Tesla Inc. (Nasdaq: TSLA) launched its IPO back on June 29, 2010. The company priced shares at $17 each.
At least measured by its 1,629% return since that time, Tesla is a roaring success. But I believe Tesla’s success story is just getting underway.[ad#Google Adsense 336×280-IA]So far, Elon Musk’s firm hasn’t made a profit. And its three cars – the Roadster, Model S and Model X – are expensive by just about any measure.
Tesla doesn’t expect to start deliveries of its much-touted entry-level Model 3 sedan until later this year. That hasn’t stopped more than 400,000 people from plunking down deposits on one.
It also hasn’t stopped China’s Tencent Holdings (OTC: TCTZF) from taking a 5% stake in Tesla. Why would Tencent make an investment of that size in Tesla today?
I think I know the answer. But first, let me tell you a little bit about me.
I am the Energy and Infrastructure Strategist for The Oxford Club. I am a regular contributor to Energy & Resources Digest and Oxford Resource Explorer.
And I have my own subscription research service called Advanced Energy Strategist. I am a degreed electrical engineer and spent 25 years in the semiconductor industry designing and testing integrated circuits.
I’ve managed my own investments for more than 40 years and have been writing and speaking about it for more than 10 at The Oxford Club. Perhaps you’ve met me at one of our conferences.
Because of my background, energy, energy infrastructure and technology fascinate me. In fact, I’ve developed “Fessler’s Three Laws of Technology.”
The first law simply states… technology marches on.
No matter what anyone thinks, technology continues to advance, even during economic downturns.
Engineers and scientists know this to be true, because they are the ones making it happen. Even during the Great Depression, we had the invention of traffic signals, frozen food, insulin, Band-Aids, aerosol cans, electric shavers, Scotch tape, car radios, penicillin and jet engines.
Fessler’s second law of technology states, “When it comes to technology, changes happen much faster than you expect they will.”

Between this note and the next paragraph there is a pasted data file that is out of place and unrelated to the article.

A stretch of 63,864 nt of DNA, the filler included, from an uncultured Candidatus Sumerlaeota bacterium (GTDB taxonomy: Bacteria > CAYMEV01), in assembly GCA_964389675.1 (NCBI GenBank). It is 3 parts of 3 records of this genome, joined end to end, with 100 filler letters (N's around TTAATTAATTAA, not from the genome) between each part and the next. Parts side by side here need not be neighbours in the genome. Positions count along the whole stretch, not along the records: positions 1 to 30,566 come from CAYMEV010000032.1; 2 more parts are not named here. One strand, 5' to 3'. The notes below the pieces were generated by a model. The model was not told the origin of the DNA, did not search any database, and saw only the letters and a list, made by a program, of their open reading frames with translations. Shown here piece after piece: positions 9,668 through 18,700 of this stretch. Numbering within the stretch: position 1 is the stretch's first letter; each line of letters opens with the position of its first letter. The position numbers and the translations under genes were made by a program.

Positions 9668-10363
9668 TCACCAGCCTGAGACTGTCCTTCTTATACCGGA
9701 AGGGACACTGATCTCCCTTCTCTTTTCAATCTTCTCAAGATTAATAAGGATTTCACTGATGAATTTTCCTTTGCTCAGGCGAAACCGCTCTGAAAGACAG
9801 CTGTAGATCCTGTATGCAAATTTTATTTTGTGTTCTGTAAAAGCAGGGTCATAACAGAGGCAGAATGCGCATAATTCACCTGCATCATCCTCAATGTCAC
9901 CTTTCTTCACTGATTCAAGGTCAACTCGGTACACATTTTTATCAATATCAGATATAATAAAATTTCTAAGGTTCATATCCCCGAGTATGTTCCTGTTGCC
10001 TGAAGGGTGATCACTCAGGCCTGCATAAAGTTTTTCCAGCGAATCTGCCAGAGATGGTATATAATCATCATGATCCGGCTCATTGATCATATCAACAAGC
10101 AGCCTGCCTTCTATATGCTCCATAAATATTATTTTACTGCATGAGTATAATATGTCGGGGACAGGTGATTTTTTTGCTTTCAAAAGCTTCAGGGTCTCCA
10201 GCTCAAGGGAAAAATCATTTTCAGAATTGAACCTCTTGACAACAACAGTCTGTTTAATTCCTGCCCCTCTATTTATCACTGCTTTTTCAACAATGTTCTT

All you have to do is look at any 10-year forecast for solar energy adoption, EV sales or energy storage prices. I’ll guarantee that two years from now, they will all turn out to be conservative, and not by a little, but by a lot.
Fessler’s third law of technology is my favorite… “New technology is almost always disruptive and transformative.”
Don’t believe it?
Reach into your pocket and take out your smartphone. There are more than 2 million apps available that run on it.
Where would you be without yours? How many times an hour do you check it?
How about energy storage? Last year, it shifted to a commercially viable market.
Think about this: We’ve never been able to store electricity cheaply enough to use later. The advantages of being able to do this are many.
Solar and wind farms can store excess power for use during peak periods. And utilities can level out their demand curve with stored power, lessening the demand for expensive natural gas-burning power plants.
Tesla: Beyond the Cars, Beyond the Hype
Let’s get back to Tencent’s investment in Tesla. First, Tesla isn’t just an electric car company.
Tesla is a sustainable energy company, and it wants to accelerate our transition to it.
There are three keys to addressing the climate change problem: electric vehicles, energy storage and sustainable power generation.
Besides electric vehicles, Tesla sells a product called the Powerwall. The Powerwall is an energy storage unit for home and business use.
One of them can store enough energy to power the average two-bedroom home for a day. It’s compact, stackable and includes a built-in inverter.
Finally, in true Elon Musk fashion, Tesla is redesigning America’s rooftops. Next month, you’ll be able to order a replacement roof that looks just like your old one.
Except Tesla’s solar roof will generate electricity to power your home. Just look at the beautiful solar roofs Tesla has to choose from.
(Photo courtesy of Tesla Inc., used with permission.)
There’s no question that Elon Musk is a visionary. He’s disrupting not only the transportation industry, but also the traditional utility model of generating and supplying energy to the homeowner.
Now, for the first time ever, homeowners will be able to generate and store their own power and supply it to their cars. No gas stations, no power plants, and no greenhouse gases.
And before you realize it, this will be the norm, rather than the exception. Technology marches on.
Would I invest in Tesla today? You bet. Its cars are fantastic, and I’ll bet its solar roofs and Powerwall storage units are too.
So before you dismiss Tesla and even electric vehicles, think of how quickly smartphones became something everyone had to have. Technology is indeed disruptive and transformative, but almost always to the benefit of mankind.
Source: Investment U